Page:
1.2.3 Issues of scale
Detroit and Shanghai are becoming increasingly linked as a result of globalisation of the automobile industry. By globalisation we mean increasing connectivity and interaction across national boundaries. In fact, this process is breaking down traditional boundaries and barriers geographically, socially and economically, leading to:
- new threats – for example, global pandemic flu outbreaks
- new agents of development – for example, global protest movements such as Jubilee 2000 or the ONE campaign that followed
- new power struggles – for example, the battle for economic dominance between the USA and China
- new opportunities – for example, new markets for business, greater opportunities for cultural exchange and perhaps the most obvious, wider communication and connectivity through IT infrastructure.
Development activities and the impacts of globalisation are equally important, if not more so, at a range of other scales too, including, as noted in Chapter 2, the local community or household, subnational, regional and national scales. At all levels, scale is important for thinking about the definition of development goals and in understanding the unplanned and intentional routes towards them.
Read the three short articles below and then answer the following questions. In answering these questions you will interrogate how urban farming impacts, and is impacted by, events and individuals at a variety of different scales.
- When and where was Urban Farming created? How did it then expand?
- Does Peaches and Green differ from Urban Farming in its organisational set up?
- How are individuals involved in the work of these two organisations?
Note: if you hold ctrl while clicking on the links a new window or tab will open.
Urban Farming is one of the largest urban farming organisations in Detroit. Created in 2005, it has since expanded to over 30 cities around the world. This is an example of a not-for-profit organisation that has expanded beyond its original boundaries and moved from focusing on one particular community to an international focus. On the other hand, Peaches and Green, is very much a community specific initiative, run by the Central Detroit Christian Community Development Corporation, another not-for-profit organisation. However, whereas the food produced by the Urban Farming organisation is given for free, Peaches and Green has been set up with the potential to become self-sustaining operating a shop and a mobile sales van. In the second article – a blog posting – we see that people volunteer their time to assist the work of Peaches and Green. What we don’t know is whether their shop staff are also volunteers or are paid staff. With regards to using pictures as evidence, you can never guarantee that you can get all the information or understand the full situation from a single source. Similarly, it is important to think about the context around which the piece of evidence that you are reading has been framed within. So in this case we would perhaps want to find out more about who wrote the piece we’ve just read and think a bit about why they might have written it; what were they trying to tell us by writing the description of events in the way that they did?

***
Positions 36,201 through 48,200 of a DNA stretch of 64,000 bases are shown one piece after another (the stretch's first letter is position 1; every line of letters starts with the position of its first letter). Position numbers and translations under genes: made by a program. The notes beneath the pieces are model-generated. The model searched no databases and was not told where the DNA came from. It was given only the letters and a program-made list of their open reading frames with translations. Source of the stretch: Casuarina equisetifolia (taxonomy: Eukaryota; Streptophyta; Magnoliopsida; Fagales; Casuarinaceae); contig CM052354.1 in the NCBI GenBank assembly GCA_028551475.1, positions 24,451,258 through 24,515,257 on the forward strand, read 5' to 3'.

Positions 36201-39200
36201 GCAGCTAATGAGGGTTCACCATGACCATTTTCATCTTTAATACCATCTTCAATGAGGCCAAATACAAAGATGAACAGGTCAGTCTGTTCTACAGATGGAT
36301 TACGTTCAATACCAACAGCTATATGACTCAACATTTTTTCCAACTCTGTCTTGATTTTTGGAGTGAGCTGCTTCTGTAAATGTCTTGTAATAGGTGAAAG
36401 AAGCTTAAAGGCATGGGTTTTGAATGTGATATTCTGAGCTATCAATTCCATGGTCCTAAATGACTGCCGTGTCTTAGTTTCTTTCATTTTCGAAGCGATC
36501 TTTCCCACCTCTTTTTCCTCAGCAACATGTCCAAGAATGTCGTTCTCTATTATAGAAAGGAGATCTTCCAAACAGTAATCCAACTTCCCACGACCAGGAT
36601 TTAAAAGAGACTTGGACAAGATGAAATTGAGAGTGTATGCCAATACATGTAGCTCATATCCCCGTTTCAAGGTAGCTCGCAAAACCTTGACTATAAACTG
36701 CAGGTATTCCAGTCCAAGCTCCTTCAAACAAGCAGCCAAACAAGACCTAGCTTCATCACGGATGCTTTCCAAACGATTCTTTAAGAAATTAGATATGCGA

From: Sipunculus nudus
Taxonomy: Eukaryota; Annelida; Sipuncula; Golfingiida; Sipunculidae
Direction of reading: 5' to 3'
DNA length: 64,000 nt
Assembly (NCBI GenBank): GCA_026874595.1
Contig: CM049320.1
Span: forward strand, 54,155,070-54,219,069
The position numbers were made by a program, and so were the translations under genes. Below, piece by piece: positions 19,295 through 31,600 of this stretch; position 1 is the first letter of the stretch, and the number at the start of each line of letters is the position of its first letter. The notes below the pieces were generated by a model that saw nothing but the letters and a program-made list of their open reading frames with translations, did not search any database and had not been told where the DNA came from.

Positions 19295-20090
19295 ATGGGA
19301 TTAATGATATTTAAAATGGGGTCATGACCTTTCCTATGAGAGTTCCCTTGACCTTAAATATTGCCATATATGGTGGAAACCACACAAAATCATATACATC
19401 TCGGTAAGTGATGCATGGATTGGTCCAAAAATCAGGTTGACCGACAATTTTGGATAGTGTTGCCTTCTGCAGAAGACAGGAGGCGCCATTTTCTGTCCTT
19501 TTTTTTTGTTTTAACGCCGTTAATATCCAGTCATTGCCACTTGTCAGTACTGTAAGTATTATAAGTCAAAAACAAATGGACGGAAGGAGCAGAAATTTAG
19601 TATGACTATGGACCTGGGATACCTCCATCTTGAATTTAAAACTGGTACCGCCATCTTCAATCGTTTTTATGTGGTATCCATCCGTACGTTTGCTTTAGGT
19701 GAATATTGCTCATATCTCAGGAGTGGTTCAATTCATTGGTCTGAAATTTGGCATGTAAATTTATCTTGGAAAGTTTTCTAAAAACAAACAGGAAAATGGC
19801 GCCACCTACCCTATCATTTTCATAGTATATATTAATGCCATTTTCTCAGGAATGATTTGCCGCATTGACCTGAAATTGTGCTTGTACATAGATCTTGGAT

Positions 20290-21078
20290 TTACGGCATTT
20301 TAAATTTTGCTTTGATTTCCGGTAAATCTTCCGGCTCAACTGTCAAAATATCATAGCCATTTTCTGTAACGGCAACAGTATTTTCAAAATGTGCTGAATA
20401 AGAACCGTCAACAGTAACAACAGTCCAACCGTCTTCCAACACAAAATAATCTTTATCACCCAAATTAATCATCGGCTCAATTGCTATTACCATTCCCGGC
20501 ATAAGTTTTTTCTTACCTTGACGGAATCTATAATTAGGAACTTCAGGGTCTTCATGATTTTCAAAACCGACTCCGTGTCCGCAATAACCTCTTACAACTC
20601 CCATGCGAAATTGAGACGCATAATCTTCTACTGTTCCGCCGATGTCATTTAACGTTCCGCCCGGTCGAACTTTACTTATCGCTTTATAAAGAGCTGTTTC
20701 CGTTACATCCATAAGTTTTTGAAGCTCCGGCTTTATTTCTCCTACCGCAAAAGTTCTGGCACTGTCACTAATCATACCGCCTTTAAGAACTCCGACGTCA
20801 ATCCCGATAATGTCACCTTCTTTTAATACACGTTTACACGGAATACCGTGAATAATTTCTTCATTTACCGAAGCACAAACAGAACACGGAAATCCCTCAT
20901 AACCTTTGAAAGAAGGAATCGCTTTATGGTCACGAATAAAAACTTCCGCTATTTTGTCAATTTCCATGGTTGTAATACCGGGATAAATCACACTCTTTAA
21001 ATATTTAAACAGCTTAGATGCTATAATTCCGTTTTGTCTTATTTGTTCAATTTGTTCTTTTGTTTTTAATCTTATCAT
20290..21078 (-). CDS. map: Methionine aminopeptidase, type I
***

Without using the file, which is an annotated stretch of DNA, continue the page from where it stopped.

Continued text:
Finally, before we move away from thinking about scale, it is necessary for us to place the urban farming example within its wider context. What do we mean by wider context? It is important to think about urban farming from the context of these two organisations and the people who volunteer within them, but also to consider how their work is impacting on the communities in which they work and how these communities are impacting on them. Some of these are mentioned in the articles you have just read (improving diets; creating a sense of community through working collectively, making parts of the city look beautiful). We can also broaden the discussion out further to ask what impact do the efforts of Detroit’s urban farmers have on other urban farmers around the world and vice versa. We can widen our question out further still to its impact on larger debates within Detroit, in Michigan State, nationally within the US or even internationally. Lastly, to be able to make a full assessment of the issues of scale involved, we also need to ask what factors might impact on urban farming in Detroit that are found beyond the level of the community (so at city, state, national and international levels). What might these be? There isn’t time to go into these in detail here, so here are a few examples of scale issues that you might have thought of:
- Detroit’s urban farmers are an exemplar for others (some urban farming organisations in Detroit are linked to local colleges with the aim of teaching ‘the next generation’ while, on an international level, Detroit based urban farmers have gone to countries such as South Africa to share urban farming techniques).
- Detroit’s urban farms fitted within Detroit’s regeneration efforts (in 2010 a proposal was being considered by the mayor of Detroit to move the few people remaining out of the abandoned neighbourhoods into other areas and turn large parts of the city into open farm land).
- Detroit’s urban farms are impacted by everything from changing global weather patterns to international agricultural market price fluctuations to municipal rules on land use.
Now review all your notes that you have made so far and draw a spray diagram that helps collate your notes around the issue of scale.